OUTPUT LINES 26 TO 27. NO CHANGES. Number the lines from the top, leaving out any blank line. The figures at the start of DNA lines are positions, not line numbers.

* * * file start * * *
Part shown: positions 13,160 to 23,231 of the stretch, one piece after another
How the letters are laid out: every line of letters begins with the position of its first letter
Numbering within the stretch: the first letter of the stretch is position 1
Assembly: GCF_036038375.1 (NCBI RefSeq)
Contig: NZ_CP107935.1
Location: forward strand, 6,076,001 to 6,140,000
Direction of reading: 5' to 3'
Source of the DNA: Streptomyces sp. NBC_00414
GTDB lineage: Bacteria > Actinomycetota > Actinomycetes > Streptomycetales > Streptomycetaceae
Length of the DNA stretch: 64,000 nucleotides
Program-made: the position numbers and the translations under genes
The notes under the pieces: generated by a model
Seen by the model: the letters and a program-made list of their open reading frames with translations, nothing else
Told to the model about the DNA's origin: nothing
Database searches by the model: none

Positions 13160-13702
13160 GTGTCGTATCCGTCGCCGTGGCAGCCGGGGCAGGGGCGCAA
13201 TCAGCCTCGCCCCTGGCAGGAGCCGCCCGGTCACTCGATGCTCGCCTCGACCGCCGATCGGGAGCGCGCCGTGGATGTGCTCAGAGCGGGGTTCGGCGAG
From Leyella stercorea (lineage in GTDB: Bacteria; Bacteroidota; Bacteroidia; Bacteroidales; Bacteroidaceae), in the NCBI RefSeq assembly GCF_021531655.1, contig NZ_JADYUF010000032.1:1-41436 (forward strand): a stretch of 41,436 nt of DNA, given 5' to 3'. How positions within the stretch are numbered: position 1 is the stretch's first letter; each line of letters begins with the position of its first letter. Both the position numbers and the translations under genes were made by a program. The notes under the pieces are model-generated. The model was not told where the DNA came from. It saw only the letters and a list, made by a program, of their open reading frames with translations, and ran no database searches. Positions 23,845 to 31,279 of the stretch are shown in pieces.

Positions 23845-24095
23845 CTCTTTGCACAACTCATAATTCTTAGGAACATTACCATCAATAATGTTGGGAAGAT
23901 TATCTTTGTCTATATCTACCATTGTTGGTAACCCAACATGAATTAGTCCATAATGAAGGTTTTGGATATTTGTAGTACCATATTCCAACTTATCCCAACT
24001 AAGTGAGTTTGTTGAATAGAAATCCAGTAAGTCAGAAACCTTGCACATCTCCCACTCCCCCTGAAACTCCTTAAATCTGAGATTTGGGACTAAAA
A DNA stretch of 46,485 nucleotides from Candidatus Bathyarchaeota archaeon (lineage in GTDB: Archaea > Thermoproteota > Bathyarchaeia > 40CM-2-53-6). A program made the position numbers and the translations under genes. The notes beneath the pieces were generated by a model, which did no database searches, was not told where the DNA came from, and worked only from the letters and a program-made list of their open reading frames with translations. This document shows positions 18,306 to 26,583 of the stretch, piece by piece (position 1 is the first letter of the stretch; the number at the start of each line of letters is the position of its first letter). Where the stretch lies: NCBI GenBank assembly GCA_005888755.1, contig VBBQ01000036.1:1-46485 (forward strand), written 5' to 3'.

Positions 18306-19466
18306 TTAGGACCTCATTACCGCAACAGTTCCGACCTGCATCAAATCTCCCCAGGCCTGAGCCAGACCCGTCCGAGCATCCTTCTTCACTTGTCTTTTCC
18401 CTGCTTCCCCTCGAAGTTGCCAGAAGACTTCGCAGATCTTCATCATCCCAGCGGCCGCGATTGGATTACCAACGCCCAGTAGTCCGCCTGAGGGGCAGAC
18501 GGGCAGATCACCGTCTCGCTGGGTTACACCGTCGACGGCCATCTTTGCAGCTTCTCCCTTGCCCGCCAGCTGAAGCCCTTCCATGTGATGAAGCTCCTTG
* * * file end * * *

18306 TTAGGACCTCATTACCGCAACAGTTCCGACCTGCATCAAATCTCCCCAGGCCTGAGCCAGACCCGTCCGAGCATCCTTCTTCACTTGTCTTTTCC
18401 CTGCTTCCCCTCGAAGTTGCCAGAAGACTTCGCAGATCTTCATCATCCCAGCGGCCGCGATTGGATTACCAACGCCCAGTAGTCCGCCTGAGGGGCAGAC